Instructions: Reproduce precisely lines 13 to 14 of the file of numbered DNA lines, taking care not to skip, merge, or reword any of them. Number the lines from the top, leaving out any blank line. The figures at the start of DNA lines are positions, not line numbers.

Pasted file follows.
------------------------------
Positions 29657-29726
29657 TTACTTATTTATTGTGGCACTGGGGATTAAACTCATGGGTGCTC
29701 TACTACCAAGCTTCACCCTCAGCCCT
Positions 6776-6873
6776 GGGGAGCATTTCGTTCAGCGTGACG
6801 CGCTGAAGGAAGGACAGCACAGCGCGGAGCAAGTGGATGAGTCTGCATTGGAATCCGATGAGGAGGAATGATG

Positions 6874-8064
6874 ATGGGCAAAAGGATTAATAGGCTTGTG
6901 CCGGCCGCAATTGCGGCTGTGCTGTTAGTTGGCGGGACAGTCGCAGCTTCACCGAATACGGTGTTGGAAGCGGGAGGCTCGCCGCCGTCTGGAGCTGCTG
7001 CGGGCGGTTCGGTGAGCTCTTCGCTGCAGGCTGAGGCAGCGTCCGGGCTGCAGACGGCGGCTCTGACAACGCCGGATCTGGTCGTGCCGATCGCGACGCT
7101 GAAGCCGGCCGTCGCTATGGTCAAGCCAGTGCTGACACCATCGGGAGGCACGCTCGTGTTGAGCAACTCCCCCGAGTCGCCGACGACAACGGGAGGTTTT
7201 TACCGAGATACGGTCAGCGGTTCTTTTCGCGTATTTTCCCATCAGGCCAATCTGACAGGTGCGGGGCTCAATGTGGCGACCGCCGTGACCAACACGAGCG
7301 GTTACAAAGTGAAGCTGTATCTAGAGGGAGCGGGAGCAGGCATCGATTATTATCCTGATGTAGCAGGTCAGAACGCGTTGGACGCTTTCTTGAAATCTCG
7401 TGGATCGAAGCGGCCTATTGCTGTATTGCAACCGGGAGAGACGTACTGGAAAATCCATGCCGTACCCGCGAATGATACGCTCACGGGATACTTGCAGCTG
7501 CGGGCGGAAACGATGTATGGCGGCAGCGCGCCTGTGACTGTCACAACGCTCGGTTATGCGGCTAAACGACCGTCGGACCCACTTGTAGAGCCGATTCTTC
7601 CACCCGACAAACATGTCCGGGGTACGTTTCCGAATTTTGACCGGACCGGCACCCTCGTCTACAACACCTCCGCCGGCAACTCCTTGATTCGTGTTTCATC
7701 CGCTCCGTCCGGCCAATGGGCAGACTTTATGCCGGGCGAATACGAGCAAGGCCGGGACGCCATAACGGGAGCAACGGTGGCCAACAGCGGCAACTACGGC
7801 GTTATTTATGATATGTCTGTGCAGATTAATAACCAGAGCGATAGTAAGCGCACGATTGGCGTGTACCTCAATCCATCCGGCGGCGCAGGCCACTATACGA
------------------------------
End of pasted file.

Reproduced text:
7301 GTTACAAAGTGAAGCTGTATCTAGAGGGAGCGGGAGCAGGCATCGATTATTATCCTGATGTAGCAGGTCAGAACGCGTTGGACGCTTTCTTGAAATCTCG
7401 TGGATCGAAGCGGCCTATTGCTGTATTGCAACCGGGAGAGACGTACTGGAAAATCCATGCCGTACCCGCGAATGATACGCTCACGGGATACTTGCAGCTG